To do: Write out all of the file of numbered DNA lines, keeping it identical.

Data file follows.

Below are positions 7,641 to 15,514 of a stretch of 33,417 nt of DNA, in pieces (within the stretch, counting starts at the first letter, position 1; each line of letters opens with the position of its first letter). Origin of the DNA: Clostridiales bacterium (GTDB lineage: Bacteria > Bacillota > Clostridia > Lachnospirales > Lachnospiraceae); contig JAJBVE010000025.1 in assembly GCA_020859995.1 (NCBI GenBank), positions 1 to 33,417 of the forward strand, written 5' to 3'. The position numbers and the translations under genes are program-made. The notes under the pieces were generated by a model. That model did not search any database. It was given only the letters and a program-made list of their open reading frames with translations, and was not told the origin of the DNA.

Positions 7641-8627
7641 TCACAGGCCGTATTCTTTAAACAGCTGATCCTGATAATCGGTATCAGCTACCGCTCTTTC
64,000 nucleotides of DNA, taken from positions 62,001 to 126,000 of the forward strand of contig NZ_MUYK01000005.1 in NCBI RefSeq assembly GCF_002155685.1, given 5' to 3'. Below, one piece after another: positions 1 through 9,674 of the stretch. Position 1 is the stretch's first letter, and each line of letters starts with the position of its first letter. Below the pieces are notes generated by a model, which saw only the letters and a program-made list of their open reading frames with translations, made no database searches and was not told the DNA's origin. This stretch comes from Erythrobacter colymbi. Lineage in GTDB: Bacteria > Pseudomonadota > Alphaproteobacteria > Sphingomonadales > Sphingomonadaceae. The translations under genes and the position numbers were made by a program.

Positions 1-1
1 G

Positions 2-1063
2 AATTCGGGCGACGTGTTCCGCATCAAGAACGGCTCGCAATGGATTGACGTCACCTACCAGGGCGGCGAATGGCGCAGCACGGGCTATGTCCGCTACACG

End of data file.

Below are positions 7,641 to 15,514 of a stretch of 33,417 nt of DNA, in pieces (within the stretch, counting starts at the first letter, position 1; each line of letters opens with the position of its first letter). Origin of the DNA: Clostridiales bacterium (GTDB lineage: Bacteria > Bacillota > Clostridia > Lachnospirales > Lachnospiraceae); contig JAJBVE010000025.1 in assembly GCA_020859995.1 (NCBI GenBank), positions 1 to 33,417 of the forward strand, written 5' to 3'. The position numbers and the translations under genes are program-made. The notes under the pieces were generated by a model. That model did not search any database. It was given only the letters and a program-made list of their open reading frames with translations, and was not told the origin of the DNA.

Positions 7641-8627
7641 TCACAGGCCGTATTCTTTAAACAGCTGATCCTGATAATCGGTATCAGCTACCGCTCTTTC
64,000 nucleotides of DNA, taken from positions 62,001 to 126,000 of the forward strand of contig NZ_MUYK01000005.1 in NCBI RefSeq assembly GCF_002155685.1, given 5' to 3'. Below, one piece after another: positions 1 through 9,674 of the stretch. Position 1 is the stretch's first letter, and each line of letters starts with the position of its first letter. Below the pieces are notes generated by a model, which saw only the letters and a program-made list of their open reading frames with translations, made no database searches and was not told the DNA's origin. This stretch comes from Erythrobacter colymbi. Lineage in GTDB: Bacteria > Pseudomonadota > Alphaproteobacteria > Sphingomonadales > Sphingomonadaceae. The translations under genes and the position numbers were made by a program.

Positions 1-1
1 G

Positions 2-1063
2 AATTCGGGCGACGTGTTCCGCATCAAGAACGGCTCGCAATGGATTGACGTCACCTACCAGGGCGGCGAATGGCGCAGCACGGGCTATGTCCGCTACACG